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Subject:  Re: On Argentina, Krugman, Mosler, and Wenzel Date:  2/6/2013  9:46 AM
Author:  warrenmosler Number:  393885 of 404

It is relatively easy to formulate a policy to bring down inflation (although implementing the policy will be more difficult). Despite what you hear all the time, wage and price controls work.

I never said that, as you state, so please change your post, thanks.  And note that while Wray and I agree on quite a bit, we also have our differences.  For example, I immediately took issue with his '29 trillion bailout' calculation, as I categorically do not 'count' liquidity provision as a bailout.  Instead, I see cb liquidity provision for its member banks as a fundamental element of banking with a floating exchange rate policy.  For example, at the inception of the euro, I wrote about how the ECB was the underlying liquidity provider for the euro banking system, and that in a downturn the system can't function without it.     

Back to your artical, in fact I have made your same point about controls, and more so.  Wage controls keep down the wages of those under control while the rest benefit, so it's in general a highly regressive policy as well.

Regarding your comments on 'inflation', what I have said is that the dollar is a simple public monopoly, for better or for worse, and therefore the 'price level' is necessarily a function of prices paid by the issuer of a currency when it spends, and/or collateral demanded when it lends.  As the single suppliier of that which it demands for payment of taxes, that the govt. is necessarily price setter is a point of logic.  And, to that point, indexation of wages is has long been identified as the source of latin american 'inflations'.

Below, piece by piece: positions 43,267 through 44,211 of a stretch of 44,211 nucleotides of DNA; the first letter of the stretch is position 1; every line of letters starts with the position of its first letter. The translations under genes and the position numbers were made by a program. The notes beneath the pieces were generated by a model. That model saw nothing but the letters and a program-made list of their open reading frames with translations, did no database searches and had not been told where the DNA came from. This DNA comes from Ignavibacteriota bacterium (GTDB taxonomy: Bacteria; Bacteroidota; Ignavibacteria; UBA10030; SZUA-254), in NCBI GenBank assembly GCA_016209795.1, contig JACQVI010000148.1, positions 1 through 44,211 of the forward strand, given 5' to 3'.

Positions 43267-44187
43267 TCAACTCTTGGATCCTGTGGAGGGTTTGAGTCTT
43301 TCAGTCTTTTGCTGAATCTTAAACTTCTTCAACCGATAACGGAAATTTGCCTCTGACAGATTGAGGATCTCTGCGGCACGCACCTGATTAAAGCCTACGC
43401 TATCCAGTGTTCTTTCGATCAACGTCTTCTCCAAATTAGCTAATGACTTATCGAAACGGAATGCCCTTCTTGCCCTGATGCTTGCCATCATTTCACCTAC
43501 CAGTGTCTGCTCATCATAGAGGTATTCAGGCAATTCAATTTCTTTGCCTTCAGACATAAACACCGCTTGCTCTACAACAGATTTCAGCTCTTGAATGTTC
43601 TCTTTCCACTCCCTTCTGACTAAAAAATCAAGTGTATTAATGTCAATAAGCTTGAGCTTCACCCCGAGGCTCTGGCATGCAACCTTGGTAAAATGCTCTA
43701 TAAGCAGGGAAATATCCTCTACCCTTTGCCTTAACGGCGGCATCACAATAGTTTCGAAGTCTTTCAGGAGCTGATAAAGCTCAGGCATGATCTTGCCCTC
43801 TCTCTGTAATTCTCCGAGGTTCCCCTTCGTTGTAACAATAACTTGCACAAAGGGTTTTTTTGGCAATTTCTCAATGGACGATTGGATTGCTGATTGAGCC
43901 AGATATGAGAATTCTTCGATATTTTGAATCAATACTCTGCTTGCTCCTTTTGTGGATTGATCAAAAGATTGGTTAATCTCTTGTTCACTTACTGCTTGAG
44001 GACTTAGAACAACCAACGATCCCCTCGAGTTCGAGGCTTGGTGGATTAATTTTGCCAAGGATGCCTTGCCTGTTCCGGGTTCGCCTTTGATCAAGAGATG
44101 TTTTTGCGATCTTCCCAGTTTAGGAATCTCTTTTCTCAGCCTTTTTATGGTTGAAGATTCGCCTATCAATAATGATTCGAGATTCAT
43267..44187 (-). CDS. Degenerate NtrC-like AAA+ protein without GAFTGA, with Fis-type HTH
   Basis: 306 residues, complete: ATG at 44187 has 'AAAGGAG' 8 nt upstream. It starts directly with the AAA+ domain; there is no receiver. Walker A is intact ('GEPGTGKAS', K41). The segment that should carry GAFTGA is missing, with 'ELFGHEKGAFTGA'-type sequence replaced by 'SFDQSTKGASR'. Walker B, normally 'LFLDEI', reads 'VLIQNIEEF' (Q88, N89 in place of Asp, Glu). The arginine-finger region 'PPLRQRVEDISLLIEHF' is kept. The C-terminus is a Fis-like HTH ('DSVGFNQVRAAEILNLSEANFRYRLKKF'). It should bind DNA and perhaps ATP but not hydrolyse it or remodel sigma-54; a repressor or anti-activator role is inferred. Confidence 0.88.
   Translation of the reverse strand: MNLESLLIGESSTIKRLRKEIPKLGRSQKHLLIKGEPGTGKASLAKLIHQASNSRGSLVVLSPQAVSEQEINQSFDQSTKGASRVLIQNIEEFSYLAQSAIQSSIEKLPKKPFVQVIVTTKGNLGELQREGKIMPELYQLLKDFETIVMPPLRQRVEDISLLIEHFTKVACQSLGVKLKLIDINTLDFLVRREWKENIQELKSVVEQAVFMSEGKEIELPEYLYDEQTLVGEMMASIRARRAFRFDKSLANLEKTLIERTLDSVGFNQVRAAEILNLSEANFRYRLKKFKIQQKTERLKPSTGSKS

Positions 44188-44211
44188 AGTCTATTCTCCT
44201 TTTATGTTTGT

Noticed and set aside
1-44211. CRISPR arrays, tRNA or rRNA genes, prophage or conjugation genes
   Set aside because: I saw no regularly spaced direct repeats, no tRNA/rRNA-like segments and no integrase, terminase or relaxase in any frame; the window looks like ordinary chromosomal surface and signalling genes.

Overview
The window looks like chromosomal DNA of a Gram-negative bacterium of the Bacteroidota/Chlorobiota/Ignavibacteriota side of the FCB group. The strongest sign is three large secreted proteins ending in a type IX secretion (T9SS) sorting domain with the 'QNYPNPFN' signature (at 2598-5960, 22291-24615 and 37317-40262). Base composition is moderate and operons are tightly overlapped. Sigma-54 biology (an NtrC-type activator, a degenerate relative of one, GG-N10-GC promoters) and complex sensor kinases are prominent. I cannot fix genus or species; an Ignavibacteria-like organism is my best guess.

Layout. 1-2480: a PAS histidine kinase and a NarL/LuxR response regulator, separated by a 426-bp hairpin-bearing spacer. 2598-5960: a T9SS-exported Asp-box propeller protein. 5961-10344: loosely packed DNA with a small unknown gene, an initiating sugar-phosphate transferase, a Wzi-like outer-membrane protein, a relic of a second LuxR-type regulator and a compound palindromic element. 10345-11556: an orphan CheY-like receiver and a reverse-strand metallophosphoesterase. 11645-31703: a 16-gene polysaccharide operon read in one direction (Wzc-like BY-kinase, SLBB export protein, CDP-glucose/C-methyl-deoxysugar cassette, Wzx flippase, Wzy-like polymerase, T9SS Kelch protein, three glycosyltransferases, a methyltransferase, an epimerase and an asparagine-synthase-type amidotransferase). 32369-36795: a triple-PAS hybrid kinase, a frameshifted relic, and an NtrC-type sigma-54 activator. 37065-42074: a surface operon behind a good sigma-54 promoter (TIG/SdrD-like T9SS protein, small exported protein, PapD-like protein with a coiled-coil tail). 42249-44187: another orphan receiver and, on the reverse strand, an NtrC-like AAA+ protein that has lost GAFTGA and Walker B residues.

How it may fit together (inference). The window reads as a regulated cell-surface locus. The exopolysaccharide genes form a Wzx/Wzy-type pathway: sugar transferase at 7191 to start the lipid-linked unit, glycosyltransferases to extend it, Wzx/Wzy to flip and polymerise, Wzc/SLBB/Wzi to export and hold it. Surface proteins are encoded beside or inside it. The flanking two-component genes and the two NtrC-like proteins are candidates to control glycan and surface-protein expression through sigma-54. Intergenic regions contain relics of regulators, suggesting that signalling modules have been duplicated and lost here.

Note too the difference between what the fed calls 'relative value stories' and 'inflation stories.'  Often a cost of living increase due to relative value shifts is categorized an inflation increase, so beware the semantics.

If there is anything I actually have written that you don't agree with please let me know, thanks.  Most is on my website under 'mandatory readings'   

Warren Mosler

www.moslereconomics.com 

 

 


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